The U.S. Commerce Department announced Friday that it had made a preliminary determination that imports of rubber bands from China and Thailand amounted to dumping.
The determination came in a petition filed earlier this year by Alliance Rubber Co. of Hot Springs, the largest rubber-band manufacturer in the United States. It is the second unfair-competition case this year in which Alliance has prevailed against its Far East and Southeast Asian competitors.
The success already is translating into more business for the company, which employs about 175 people and produces between 18 million and 20 million pounds of rubber bands annually.
"You don't think of rubber bands really as something affected by the world economy but it absolutely is," Jason Risner, business strategy director for Alliance, said Friday. "We sell bands for produce, we sell bands for banding lobsters. We sell to newspapers, we sell to stationery, we sell retail.
"What we're seeing is that a lot of these companies that have exclusively imported rubber bands -- they've never done business with us -- are coming around. We've won some of that business already and we're bidding on other business as well."
The anti-dumping regulations allow U.S. businesses to seek relief from what the Commerce Department calls the "market distorting effects caused by injurious dumping of imports into the United States." Dumping happens when a foreign company sells its exported products in the United States "at less than fair value."
In the case of China, Commerce assigned a preliminary dumping rate of 27.27 percent to the "China-wide entity, based entirely on adverse facts available," the agency said. "No companies demonstrated that they were eligible for a separate rate."
The department assigned a preliminary dumping rate of 5.86 percent on the affected companies based in Thailand.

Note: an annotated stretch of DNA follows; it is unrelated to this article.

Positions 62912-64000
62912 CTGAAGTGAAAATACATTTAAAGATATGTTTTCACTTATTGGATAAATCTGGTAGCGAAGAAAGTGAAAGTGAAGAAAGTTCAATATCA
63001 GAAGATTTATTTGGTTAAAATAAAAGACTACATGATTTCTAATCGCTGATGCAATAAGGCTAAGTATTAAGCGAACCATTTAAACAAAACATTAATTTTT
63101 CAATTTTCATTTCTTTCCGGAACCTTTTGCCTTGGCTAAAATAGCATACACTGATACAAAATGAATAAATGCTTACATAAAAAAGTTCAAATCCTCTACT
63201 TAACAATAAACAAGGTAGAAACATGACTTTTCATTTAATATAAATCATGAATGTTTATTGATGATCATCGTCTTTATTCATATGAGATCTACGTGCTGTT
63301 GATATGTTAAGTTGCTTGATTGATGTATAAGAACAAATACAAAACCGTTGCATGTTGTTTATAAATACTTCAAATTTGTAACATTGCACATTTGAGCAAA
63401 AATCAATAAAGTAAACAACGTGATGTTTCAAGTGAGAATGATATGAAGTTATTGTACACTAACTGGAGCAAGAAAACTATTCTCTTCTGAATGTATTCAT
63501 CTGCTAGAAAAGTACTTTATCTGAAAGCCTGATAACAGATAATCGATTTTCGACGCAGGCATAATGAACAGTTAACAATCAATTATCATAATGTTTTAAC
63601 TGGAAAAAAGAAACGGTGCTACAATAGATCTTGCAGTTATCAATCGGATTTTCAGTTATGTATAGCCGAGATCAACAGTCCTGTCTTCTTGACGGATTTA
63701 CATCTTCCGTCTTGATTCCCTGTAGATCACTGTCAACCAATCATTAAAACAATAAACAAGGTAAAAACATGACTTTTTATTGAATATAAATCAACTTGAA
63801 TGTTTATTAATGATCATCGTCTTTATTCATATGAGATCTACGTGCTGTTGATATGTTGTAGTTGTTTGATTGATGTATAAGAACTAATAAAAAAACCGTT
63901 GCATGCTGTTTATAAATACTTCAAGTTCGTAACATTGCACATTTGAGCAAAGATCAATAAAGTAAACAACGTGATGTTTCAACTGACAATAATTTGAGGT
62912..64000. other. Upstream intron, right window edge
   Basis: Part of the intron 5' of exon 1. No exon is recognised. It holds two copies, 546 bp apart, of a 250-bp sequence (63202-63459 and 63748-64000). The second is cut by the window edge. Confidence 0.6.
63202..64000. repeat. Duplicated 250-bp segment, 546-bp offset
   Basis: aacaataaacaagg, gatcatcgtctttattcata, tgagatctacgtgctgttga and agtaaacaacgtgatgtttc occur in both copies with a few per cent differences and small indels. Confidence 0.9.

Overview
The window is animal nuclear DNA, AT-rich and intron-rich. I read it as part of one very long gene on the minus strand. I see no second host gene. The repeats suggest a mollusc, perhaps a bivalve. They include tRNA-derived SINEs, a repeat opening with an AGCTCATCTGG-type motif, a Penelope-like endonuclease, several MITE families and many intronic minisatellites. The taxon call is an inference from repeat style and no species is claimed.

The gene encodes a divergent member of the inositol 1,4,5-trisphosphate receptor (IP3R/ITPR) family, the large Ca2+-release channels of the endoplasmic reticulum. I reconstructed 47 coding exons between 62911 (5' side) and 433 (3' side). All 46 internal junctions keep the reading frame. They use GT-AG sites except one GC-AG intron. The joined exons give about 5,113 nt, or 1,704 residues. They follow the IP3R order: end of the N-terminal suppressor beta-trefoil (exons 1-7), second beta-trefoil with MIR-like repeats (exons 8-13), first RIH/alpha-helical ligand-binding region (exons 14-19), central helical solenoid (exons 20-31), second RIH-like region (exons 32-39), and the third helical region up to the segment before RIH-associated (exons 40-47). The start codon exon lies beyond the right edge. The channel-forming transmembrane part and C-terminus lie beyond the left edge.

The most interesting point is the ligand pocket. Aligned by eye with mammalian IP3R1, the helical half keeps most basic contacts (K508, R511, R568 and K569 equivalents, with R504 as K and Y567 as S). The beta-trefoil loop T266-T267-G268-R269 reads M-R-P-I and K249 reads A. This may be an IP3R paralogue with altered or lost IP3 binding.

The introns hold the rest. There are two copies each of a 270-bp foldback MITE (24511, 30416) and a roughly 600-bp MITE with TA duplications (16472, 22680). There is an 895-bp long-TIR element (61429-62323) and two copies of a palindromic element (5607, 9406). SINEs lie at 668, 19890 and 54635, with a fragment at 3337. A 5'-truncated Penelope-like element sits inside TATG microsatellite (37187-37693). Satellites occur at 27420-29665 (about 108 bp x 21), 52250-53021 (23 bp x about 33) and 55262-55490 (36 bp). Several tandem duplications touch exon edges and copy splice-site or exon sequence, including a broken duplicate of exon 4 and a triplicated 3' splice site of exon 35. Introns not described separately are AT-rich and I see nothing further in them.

Based on the preliminary determination, U.S. Customs and Border Protection will require cash deposits on all rubber-band imports based on those rates, the department said.
Friday's announcement came almost two months after the department announced a preliminary determination to impose duties of nearly 126 percent on Chinese rubber bands. The Customs and Border Protection agency also is required to collect cash deposits on affected rubber-band imports based on those rates.
In 2017, imports of rubber bands from Thailand totaled an estimated $12.1 million. From China, the total was estimated to be $4.9 million.
The deposits are "kind of like a bond," Risner said. "Companies that are importing will have to put up that 126 percent bond. Some companies are going to see a 6 percent dumping margin. They'll have to put that money up and it will be held in a bond until the margins are finalized."
The margins won't be finalized until Commerce Department personnel go to the affected countries and conduct audits of their rubber-band manufacturers, Risner said.
Alliance has seen a slow but steady decline in market share since what Risner termed the company's "heyday." Employment and production levels are down from what Alliance enjoyed in the early part of the last decade when it had 250 workers and produced 25 million pounds of rubber bands a year.
"What we've seen over the last several years is that rubber-band manufacturers in China and Thailand seem to receive some unfair competitive advantage over us due to subsidies and dumping, basically selling at less than fair value to the U.S. market," Risner said. "It cost us our ability to grow."
Alliance filed its petition in January after the company lost a major office supply customer.
"That was kind of the straw that broke the camel's back," Risner said. "We not only lost them, we had a good idea of the price we lost them at.
"It was very, very apparent to us at that time that something fishy was going on. There was no way you could create a pound of rubber bands and sell them at the price that this big customer was able to get them at."
Business on 09/01/2018
Print Headline: U.S. cites 'dumping' of rubber bands